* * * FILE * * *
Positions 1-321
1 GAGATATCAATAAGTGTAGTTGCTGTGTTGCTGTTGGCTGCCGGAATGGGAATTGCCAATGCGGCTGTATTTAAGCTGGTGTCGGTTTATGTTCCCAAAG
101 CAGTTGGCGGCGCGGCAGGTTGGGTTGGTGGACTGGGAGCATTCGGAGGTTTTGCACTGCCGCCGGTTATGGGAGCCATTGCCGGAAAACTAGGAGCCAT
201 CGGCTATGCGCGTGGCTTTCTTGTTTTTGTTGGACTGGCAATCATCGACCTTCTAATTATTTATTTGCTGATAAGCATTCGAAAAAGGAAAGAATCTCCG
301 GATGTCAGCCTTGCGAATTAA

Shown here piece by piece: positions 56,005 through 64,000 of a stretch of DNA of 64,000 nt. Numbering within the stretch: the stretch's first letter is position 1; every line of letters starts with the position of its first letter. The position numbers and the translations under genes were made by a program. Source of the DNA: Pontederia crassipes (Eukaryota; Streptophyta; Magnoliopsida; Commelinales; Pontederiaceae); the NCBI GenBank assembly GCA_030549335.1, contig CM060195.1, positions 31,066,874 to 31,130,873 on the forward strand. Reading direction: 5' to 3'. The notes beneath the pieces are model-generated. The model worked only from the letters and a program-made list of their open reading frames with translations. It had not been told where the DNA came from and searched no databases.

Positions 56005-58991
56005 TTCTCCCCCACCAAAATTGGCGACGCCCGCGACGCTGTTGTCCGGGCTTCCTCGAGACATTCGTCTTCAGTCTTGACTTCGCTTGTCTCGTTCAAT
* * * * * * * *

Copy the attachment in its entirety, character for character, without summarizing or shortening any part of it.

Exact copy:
Positions 1-321
1 GAGATATCAATAAGTGTAGTTGCTGTGTTGCTGTTGGCTGCCGGAATGGGAATTGCCAATGCGGCTGTATTTAAGCTGGTGTCGGTTTATGTTCCCAAAG
101 CAGTTGGCGGCGCGGCAGGTTGGGTTGGTGGACTGGGAGCATTCGGAGGTTTTGCACTGCCGCCGGTTATGGGAGCCATTGCCGGAAAACTAGGAGCCAT
201 CGGCTATGCGCGTGGCTTTCTTGTTTTTGTTGGACTGGCAATCATCGACCTTCTAATTATTTATTTGCTGATAAGCATTCGAAAAAGGAAAGAATCTCCG
301 GATGTCAGCCTTGCGAATTAA

Shown here piece by piece: positions 56,005 through 64,000 of a stretch of DNA of 64,000 nt. Numbering within the stretch: the stretch's first letter is position 1; every line of letters starts with the position of its first letter. The position numbers and the translations under genes were made by a program. Source of the DNA: Pontederia crassipes (Eukaryota; Streptophyta; Magnoliopsida; Commelinales; Pontederiaceae); the NCBI GenBank assembly GCA_030549335.1, contig CM060195.1, positions 31,066,874 to 31,130,873 on the forward strand. Reading direction: 5' to 3'. The notes beneath the pieces are model-generated. The model worked only from the letters and a program-made list of their open reading frames with translations. It had not been told where the DNA came from and searched no databases.

Positions 56005-58991
56005 TTCTCCCCCACCAAAATTGGCGACGCCCGCGACGCTGTTGTCCGGGCTTCCTCGAGACATTCGTCTTCAGTCTTGACTTCGCTTGTCTCGTTCAAT